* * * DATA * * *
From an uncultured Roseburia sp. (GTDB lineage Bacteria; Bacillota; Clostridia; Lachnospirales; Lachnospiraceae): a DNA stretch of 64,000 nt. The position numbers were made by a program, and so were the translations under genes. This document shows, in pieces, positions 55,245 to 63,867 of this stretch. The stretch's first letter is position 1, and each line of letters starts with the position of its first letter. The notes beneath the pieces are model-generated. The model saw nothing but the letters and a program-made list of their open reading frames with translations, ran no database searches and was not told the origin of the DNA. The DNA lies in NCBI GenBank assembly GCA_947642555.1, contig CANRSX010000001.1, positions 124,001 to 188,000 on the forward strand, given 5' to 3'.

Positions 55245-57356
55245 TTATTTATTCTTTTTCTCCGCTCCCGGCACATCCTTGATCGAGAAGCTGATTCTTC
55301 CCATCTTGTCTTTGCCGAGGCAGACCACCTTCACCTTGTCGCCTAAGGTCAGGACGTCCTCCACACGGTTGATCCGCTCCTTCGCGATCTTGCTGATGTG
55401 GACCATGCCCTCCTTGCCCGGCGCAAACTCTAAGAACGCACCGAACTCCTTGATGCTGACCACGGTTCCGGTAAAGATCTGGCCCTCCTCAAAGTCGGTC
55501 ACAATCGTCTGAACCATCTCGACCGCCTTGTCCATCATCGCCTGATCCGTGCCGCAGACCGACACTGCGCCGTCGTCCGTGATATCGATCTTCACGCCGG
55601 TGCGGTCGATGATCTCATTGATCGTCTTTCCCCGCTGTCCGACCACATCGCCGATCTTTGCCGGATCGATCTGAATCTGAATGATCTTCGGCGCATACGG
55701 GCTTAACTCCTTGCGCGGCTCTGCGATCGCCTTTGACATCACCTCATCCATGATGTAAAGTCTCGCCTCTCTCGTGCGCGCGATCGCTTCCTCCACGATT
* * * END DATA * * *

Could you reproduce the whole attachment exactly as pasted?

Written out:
From an uncultured Roseburia sp. (GTDB lineage Bacteria; Bacillota; Clostridia; Lachnospirales; Lachnospiraceae): a DNA stretch of 64,000 nt. The position numbers were made by a program, and so were the translations under genes. This document shows, in pieces, positions 55,245 to 63,867 of this stretch. The stretch's first letter is position 1, and each line of letters starts with the position of its first letter. The notes beneath the pieces are model-generated. The model saw nothing but the letters and a program-made list of their open reading frames with translations, ran no database searches and was not told the origin of the DNA. The DNA lies in NCBI GenBank assembly GCA_947642555.1, contig CANRSX010000001.1, positions 124,001 to 188,000 on the forward strand, given 5' to 3'.

Positions 55245-57356
55245 TTATTTATTCTTTTTCTCCGCTCCCGGCACATCCTTGATCGAGAAGCTGATTCTTC
55301 CCATCTTGTCTTTGCCGAGGCAGACCACCTTCACCTTGTCGCCTAAGGTCAGGACGTCCTCCACACGGTTGATCCGCTCCTTCGCGATCTTGCTGATGTG
55401 GACCATGCCCTCCTTGCCCGGCGCAAACTCTAAGAACGCACCGAACTCCTTGATGCTGACCACGGTTCCGGTAAAGATCTGGCCCTCCTCAAAGTCGGTC
55501 ACAATCGTCTGAACCATCTCGACCGCCTTGTCCATCATCGCCTGATCCGTGCCGCAGACCGACACTGCGCCGTCGTCCGTGATATCGATCTTCACGCCGG
55601 TGCGGTCGATGATCTCATTGATCGTCTTTCCCCGCTGTCCGACCACATCGCCGATCTTTGCCGGATCGATCTGAATCTGAATGATCTTCGGCGCATACGG
55701 GCTTAACTCCTTGCGCGGCTCTGCGATCGCCTTTGACATCACCTCATCCATGATGTAAAGTCTCGCCTCTCTCGTGCGCGCGATCGCTTCCTCCACGATT